If you’re eating in an American style restaurant (you know, the popular chain restaurants near the big-box stores or a downtown pub), the high-calorie options seem quite obvious. Steer clear of ribs, burgers, wings, and fries, and you’re doing well, right?
Even the salad menu in these restaurants can be treacherous. Most of the salads offered are what I call candy bar salads. If your salad involves any of the following: cheese, creamy dressing, anything friend, copious amounts of croutons, “candied” (i.e., coated in sugar) bits, bacon, mayonnaise, a heavy dose of nuts, or any fatty meat product, you’re ordering a candy bar salad.
Candy bar salads are supremely popular. This is no surprise, as bacon and ranch dressing taste better than just plain lettuce. But remember, fried chicken, even if it is on top of a salad, is still fried chicken. Just saying the word salad doesn’t give you a free pass. In fact, these enormous salads can have anywhere from 800 to 1,000 calories, and as many grams of fat as a cheeseburger. If that is what you want, fine. But if you’d like to avoid it, try ordering a large garden salad, topped with grilled lean protein (chicken breast, salmon, or shrimp), and balsamic vinaigrette on the side. If you aren’t in the mood for a salad, try ordering grilled fish or chicken with steamed veggies on the side.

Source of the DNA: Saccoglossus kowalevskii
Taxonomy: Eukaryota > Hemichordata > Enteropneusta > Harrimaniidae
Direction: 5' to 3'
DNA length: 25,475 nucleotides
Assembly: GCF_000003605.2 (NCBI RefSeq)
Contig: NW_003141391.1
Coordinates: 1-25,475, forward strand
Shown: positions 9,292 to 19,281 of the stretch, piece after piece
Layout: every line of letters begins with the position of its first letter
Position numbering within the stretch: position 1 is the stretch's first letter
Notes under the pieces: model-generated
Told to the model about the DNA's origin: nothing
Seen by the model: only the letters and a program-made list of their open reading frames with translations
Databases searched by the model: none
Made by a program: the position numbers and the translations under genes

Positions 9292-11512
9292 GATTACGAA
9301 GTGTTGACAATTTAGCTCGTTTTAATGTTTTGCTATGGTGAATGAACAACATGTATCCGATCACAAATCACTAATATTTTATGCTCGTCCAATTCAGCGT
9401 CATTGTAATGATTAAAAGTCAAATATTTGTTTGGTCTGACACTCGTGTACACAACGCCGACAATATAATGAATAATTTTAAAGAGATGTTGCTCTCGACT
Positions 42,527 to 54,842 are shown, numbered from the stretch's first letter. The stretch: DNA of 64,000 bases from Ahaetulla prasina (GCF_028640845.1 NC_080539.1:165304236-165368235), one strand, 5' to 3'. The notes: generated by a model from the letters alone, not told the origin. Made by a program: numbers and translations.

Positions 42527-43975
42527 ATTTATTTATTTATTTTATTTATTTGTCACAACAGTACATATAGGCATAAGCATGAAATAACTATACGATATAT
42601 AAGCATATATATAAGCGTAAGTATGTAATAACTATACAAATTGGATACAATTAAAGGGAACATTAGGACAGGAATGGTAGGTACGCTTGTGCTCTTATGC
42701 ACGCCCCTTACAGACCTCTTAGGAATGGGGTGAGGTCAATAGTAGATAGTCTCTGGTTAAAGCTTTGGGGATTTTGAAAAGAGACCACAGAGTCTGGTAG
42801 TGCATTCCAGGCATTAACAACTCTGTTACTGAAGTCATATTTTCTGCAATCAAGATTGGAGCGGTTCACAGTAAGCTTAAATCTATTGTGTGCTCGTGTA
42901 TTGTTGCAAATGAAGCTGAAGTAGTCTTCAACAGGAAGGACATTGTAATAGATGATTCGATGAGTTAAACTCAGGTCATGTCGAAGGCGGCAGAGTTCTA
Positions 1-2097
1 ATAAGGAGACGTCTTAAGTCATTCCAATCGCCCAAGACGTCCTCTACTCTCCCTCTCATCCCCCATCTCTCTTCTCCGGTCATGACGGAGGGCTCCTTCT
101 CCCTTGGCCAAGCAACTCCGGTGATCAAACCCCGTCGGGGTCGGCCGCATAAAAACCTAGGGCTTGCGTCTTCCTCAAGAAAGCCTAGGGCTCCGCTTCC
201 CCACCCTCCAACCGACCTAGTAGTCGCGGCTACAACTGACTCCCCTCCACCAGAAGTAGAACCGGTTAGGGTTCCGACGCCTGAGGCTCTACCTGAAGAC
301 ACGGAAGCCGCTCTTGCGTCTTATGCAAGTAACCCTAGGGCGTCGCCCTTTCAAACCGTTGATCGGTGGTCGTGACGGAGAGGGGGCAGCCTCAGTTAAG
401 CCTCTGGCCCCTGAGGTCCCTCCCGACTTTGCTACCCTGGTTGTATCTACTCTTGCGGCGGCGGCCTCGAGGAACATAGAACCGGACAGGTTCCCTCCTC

Sushi is a great choice for a healthy meal, right?
Well, it can be. Avoid anything labelled as crispy or tempura (i.e., deep fried), and stay away from rolls with ingredients like cream cheese, mayonnaise, or any creamy sauces. Request brown rice, and consider forgoing the rolls all together. I love sashimi, which is just thinly sliced pieces of raw fish. Finally, don’t forget to reach for the low-sodium soy sauce—you’ll thank me in the morning!
If you’re out for Thai or Cambodian, try a simple vegetable stir-fry with chicken, shrimp, or tofu. Avoid noodles, anything fried or crispy, or anything with the word creamy in the description. Ask for brown rice, or scratch the rice and request extra veggies in its place.
Having Indian? Resist the urge for a naan and a samosa, and don’t order anything containing the words creamy or butter. Look for red sauces, full of spices and flavour.
If a Mexican fiesta is calling your name, try splitting some fajitas with a friend. They’re self-serve, so you can control your portions and even omit the tortilla all together. Be sure to top with fresh vegetables instead of sour cream and cheese, and ask your waiter to go easy on the salt.
No matter what style of food you’re eating, remember you aren’t contractually obligated to consume every last morsel on your plate. Ask for a doggy bag, and you have tomorrow’s lunch covered.
Give these dining out tips a try and you’ll not only look better, but you’ll feel better too. Of course, you’ll want to go whole-hog once in a blue moon, but save that for special occasions and truly enjoy it. Bon appetit!